Now, it's quite probable that psychological torture is still prevalent in schools because it is so difficult to quantify. And, as an ex-headmistress of mine once told a mother who had come in to complain her daugher was bullied (this case was six of one and half-a-dozen of the other) you just can't imagine how horrible little children can be to each other.

Bullying in the wiorkplace will just be a reflection of attitudes in society in general, though you do get cases of bullying used by a small business owner to ostensibly improve his bottom line. It's probably more common however in a highly hierarchical organization, where people take out their sense of powerlessness on somebody weaker.

Stephen Jones
Thursday, December 18, 2003

Bullying in the workplace is common whenever someone in a position of authority lacks the ability to make themselves look good by their own efforts (i.e. they can't do their work well) and decides to make themselves look and feel better by making their subordinates look incompetent. The do this by (e.g.) diverting blame for their failures downwards,  holding those who work for them responsible for things they have no control over, concentrating on small mistakes rather than the things that are done well. Such people are generally personally insecure, poor at forming relationships and big fans of the "all stick and no carrot" school of management.

Anyone who doesn't think this is common has been very lucky in the jobs they've had. Anyone who thinks it's "normal" is part of the problem. A corporate culture based on covering your butt and deflecting the blame is where bullying flourishes. As for all being made up on the Web, if your company is big enough to have an HR dept, you'll find they take this sort of thing very seriously, though whether they can stop it, is another matter.

Anonymous for this post
Thursday, December 18, 2003

Hear hear Anonymous.
I believe the condition you describe is refered to as "unstable narcisism". I have also met a bully like this in the workplace, in a managerial position. HR was well aware about it but was helpless to do anything about it as this person was too high up the chain.
Even though I was not the target of the bullying, I quit in disgust.

Just me (Sir to you)
Thursday, December 18, 2003

I worked for an educated woman who thrived on bullying some of her staff.  I became aware that my colleagues had labeled me as being in an abusive relationship.  It took me five years to get out, but not before I'd confronted her and made several attempts at bringing this to the attention of HR. 

I had no success with HR.   

M. H. Hernandez
Monday, February 16, 2004

I am in need of an experienced attorney to represent me in Virginia.  I had to file my case pro se in Federal Court in order to preserve the claims listed in the charge with EEOC.  The right to sue letter was issued in February and I had to file the charge in June 2004 to preserve it.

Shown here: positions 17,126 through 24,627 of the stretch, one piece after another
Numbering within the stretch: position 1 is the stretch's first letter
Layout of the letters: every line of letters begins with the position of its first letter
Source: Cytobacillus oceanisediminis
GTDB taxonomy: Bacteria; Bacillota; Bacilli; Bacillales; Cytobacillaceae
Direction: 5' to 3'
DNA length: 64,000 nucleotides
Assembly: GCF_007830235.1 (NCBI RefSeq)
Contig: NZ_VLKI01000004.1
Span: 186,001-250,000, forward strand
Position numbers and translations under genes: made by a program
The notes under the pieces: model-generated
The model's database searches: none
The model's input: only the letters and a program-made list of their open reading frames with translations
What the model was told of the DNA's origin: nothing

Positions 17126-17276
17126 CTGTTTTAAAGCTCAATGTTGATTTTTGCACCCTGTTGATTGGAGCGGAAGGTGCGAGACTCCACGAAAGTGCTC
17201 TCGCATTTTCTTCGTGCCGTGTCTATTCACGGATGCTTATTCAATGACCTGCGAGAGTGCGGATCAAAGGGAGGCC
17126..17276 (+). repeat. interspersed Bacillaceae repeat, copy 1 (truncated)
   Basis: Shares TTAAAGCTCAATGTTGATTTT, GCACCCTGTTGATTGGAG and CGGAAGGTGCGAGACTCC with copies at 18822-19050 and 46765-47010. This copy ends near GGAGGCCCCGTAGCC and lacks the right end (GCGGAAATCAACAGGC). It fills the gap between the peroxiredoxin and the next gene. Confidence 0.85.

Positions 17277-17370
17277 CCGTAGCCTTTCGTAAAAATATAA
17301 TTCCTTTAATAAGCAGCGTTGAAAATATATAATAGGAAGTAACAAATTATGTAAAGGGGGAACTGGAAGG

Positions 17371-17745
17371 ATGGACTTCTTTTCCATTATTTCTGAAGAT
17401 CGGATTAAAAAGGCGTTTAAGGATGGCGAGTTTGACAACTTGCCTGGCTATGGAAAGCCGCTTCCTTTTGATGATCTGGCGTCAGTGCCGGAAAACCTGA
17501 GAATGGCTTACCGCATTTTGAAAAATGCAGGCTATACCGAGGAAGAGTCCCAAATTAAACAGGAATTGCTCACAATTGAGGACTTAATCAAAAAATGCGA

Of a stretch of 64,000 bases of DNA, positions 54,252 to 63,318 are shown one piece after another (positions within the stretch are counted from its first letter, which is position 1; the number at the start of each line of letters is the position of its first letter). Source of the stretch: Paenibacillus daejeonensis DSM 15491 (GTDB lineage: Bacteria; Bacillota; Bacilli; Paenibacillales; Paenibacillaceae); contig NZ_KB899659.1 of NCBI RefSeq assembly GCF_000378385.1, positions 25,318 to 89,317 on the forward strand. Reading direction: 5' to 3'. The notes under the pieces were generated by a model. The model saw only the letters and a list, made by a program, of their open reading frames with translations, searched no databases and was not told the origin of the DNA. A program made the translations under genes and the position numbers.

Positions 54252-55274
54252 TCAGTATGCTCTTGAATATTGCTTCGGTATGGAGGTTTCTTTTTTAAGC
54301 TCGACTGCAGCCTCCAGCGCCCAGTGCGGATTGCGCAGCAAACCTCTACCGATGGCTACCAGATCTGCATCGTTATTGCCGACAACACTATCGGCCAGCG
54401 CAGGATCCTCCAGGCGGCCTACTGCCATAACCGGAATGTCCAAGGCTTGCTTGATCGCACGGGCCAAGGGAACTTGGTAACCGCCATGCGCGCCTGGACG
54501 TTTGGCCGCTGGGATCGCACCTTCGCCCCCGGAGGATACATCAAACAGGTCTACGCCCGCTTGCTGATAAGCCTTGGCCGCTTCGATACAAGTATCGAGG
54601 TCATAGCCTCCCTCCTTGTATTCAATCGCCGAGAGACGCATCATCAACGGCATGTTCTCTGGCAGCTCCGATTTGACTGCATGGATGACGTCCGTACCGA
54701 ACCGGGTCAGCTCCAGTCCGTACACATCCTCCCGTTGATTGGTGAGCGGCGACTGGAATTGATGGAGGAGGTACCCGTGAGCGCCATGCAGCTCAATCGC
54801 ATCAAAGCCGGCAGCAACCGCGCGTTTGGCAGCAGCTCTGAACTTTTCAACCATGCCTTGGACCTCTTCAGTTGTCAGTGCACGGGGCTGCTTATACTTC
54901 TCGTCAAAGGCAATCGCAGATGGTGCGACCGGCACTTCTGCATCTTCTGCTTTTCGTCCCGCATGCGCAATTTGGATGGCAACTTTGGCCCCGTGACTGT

I am a tenured college professor of 30 plus years. I filed charges against my employer. In 2001 the case went into settlement.  I rejected the settlement because I was right and I did not believe that I should be forced to retire in order to accept the settlement. Fortunaltly, the Governor of the State was kind enough to consider my request and he did not sign it.  My attorney thought that it was a good offer and he got the court to release him from my case.
Earlier, I had testified in another professor's case. The University lost that case.  I have been the target of their anger and frustration.  The administration has been found guilty of discrimination, and the evaluation practices have been found to be unfair. Yet these are the same practices that are being used against me.  They make policy as we go along even though I should be governed by the tenure policies under which I was tenured.

In my first case, I represented myself until I could find an attoerney. However, when we went to court the court would not grant a continuance  as promised in order for the attorney to become prepared to represent me.  I had to accept a non-suit. 

It is hard to fight a state university with all of the resources.  They are doing a lot of wrong things and they selectively follow policy.  No public comment periods are allowed at the board of visitors meetings.  I serve on another state board and we always have public comment periods.  I brought this to the attention of the Rector and he said that they may, but  don't have to.  This is not right when they are making policies that impact others.
 
I found more legal assistance and that was a problem.  The attorney who was representing me left the firm and started his own firm he was doing traffic and accident law.  The existing partner with whom I had never met, filed the charge in Federal Court and all of those claims were dismissed.  I could not appeal because the attorney's from the other side only agreed not to charge me $30,000 in legal fees provided I did not appeal the case. 

Since that time, the harassment has continued on my job. I filed an EEOC complaint about the continued retaliation.  I am the lowest paid full professor on the campus, I have not had a COLR in ten years, I have had all of my sick leave and annual leave taken away, I am denied promotions and equal consideration for employment, there is exclusion and the general harassment that goes along with being in a persona non grata status.  I currently have no contract for the fall 2004. I was wrongfully placed into post-tenure review with no due process.  As a tenured faculty member I should not just not receive a contract. This bullying is awful.  The chair is not a full professor and he was given tenure even though he was turned down by the University's Tenure and Promotions Committee. My evaluations have been worst with him since I refused to serve on his tenure committee because he did not meet the requirements.  The dean told the committee that he could get a letter to have the requirement waived.  I then requested to be removed from the committee.  The chair does what ever the administration wants him to do.  He was one of the chairs who did not sign the vote of no confidence in the administration, and thus he is usually protected by the administration.

Jean R. Cobbs
Tuesday, July 13, 2004